Post by siamond » Wed Aug 09, 2017 7:24 pm

Hmpf. Just realized that the plot is more complicated than I thought... There is also:
- Vanguard Dividend Growth Fund (VDIGX), created mid-1992, and ALSO tracking the NASDAQ US Dividend Achievers index. Note that it's an active fund, currently closed to new investors.
- Vanguard High Dividend Yield Index Fund Investor Shares (VHDYX), created in 2006, and this one tracks the FTSE High Dividend Yield Index, oh joy.

If somebody has some context (including historical) about this hodgepodge from Vanguard, please share!

PS. while we're at it, there is also the Schwab U.S. Dividend Equity ETF (SCHD), which tracks Dow Jones U.S. Dividend 100 Index (available since 1999).

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Re: New Dividends Appreciation data series - backtesting

Post by nedsaid » Wed Aug 09, 2017 9:08 pm

Siamond, it doesn't surprise me that dividend growth has been outperforming the S&P 500. Dividend growth is associated with earnings growth which in turn is associated with Profitability and Quality. In a slow growth economic environment, a premium is placed on consistent earnings growth. Value just does not do as well. My understanding is that Value does better in a strong economy. I suspect there might be a bit of yield chasing in there too.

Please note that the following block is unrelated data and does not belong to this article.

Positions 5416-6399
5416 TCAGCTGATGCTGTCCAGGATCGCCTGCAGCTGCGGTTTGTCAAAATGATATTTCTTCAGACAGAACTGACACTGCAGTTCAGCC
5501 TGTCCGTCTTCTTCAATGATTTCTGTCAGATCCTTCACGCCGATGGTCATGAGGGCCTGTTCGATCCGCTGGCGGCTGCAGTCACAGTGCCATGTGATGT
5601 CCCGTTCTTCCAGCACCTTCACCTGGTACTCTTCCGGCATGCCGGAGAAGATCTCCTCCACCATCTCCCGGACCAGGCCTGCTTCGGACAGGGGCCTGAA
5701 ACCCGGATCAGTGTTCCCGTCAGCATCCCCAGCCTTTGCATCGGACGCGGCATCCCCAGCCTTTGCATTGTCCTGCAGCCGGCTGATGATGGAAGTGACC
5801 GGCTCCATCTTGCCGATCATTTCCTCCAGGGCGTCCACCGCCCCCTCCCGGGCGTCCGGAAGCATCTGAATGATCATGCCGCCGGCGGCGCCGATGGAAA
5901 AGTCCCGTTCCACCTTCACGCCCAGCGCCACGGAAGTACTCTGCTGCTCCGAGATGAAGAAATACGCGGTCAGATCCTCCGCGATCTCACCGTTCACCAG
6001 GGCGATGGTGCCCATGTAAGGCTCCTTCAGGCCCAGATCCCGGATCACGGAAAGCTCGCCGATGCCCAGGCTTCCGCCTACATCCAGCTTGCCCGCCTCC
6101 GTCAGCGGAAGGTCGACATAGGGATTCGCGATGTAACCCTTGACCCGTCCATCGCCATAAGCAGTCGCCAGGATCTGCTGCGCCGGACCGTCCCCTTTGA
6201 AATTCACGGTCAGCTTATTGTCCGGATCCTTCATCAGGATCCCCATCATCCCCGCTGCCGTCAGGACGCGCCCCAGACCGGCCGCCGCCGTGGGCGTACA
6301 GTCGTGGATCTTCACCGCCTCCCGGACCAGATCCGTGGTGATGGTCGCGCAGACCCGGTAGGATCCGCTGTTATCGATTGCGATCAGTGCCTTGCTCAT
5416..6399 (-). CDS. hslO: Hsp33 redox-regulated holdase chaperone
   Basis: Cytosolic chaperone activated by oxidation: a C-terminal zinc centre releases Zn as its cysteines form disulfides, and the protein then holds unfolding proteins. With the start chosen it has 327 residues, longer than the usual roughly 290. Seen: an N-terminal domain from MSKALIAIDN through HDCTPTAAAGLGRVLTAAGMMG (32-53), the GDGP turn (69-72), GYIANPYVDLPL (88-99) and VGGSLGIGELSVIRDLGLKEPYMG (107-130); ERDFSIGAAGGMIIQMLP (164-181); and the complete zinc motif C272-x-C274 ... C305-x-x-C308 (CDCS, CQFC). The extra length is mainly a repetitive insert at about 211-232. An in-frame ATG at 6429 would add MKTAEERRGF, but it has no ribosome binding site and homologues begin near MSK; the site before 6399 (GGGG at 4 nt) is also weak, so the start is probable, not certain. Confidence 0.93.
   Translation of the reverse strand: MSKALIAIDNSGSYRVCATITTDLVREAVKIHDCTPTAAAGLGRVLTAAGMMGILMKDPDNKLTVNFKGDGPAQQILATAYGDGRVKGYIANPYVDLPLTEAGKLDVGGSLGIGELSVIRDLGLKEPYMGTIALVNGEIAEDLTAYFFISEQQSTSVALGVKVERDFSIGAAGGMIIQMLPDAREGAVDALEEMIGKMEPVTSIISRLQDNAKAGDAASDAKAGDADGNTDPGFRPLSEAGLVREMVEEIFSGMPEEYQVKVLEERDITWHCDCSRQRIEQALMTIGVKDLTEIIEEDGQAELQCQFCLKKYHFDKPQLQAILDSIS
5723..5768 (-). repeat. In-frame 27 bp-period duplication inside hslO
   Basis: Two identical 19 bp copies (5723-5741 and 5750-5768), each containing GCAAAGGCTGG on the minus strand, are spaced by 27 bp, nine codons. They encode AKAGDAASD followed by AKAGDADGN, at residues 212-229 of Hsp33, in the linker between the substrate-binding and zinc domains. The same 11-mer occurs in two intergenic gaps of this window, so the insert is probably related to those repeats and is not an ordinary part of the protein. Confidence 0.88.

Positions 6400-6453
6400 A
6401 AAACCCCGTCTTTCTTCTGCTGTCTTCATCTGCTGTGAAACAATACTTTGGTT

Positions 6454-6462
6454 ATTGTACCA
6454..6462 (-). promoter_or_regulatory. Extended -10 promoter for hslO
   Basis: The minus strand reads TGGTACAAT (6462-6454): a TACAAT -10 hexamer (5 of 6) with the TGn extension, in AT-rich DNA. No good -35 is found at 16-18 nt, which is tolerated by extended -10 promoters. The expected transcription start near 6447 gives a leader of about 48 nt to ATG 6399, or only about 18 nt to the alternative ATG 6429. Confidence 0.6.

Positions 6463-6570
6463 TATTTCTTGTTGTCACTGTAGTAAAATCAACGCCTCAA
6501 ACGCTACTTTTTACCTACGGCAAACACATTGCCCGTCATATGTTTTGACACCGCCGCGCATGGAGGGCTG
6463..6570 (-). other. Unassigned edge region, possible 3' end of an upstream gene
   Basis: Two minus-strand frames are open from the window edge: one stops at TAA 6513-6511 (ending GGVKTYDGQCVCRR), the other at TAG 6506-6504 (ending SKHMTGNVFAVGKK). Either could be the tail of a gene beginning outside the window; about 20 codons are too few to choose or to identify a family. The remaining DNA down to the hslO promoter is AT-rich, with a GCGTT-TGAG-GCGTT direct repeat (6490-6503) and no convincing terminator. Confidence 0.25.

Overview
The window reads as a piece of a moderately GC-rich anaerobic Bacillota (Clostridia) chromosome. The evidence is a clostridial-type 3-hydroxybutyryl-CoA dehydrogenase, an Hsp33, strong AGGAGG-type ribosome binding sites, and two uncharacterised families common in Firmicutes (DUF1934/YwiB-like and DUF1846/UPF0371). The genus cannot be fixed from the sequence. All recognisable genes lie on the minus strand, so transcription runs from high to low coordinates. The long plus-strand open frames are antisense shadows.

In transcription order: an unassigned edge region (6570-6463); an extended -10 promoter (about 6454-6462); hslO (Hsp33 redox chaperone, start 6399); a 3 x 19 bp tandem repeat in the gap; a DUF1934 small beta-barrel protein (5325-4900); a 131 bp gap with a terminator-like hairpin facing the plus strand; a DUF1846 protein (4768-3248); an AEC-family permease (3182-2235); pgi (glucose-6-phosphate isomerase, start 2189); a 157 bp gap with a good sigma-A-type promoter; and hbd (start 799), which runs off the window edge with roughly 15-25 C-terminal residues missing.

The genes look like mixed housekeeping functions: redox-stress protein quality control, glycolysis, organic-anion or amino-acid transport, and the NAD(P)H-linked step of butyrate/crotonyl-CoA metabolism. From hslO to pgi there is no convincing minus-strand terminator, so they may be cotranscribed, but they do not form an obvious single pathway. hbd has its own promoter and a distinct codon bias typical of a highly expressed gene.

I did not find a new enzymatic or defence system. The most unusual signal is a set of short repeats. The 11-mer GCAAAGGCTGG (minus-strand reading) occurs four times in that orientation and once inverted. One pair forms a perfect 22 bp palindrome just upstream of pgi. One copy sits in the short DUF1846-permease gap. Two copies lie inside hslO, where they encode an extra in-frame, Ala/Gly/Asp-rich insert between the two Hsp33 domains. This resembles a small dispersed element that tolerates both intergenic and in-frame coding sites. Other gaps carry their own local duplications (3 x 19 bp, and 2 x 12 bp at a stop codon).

I have posted about this many times, comparing the S&P 500 to Dividend Growth, High Dividend, and Large Value. High Dividend is associated with Value. It is interesting that High Dividend leaves Large Value in the dust and almost matches the S&P 500. Dividend Growth beats the S&P 500. It seems that Large Growth and Dividend Growth take turns outperforming each other depending on when you look. I see this just eyeballing the "growth of $10,000" charts at Morningstar for the prior 10 year period. So it appears, at least to me, that yield chasing was a factor for Dividend Growth.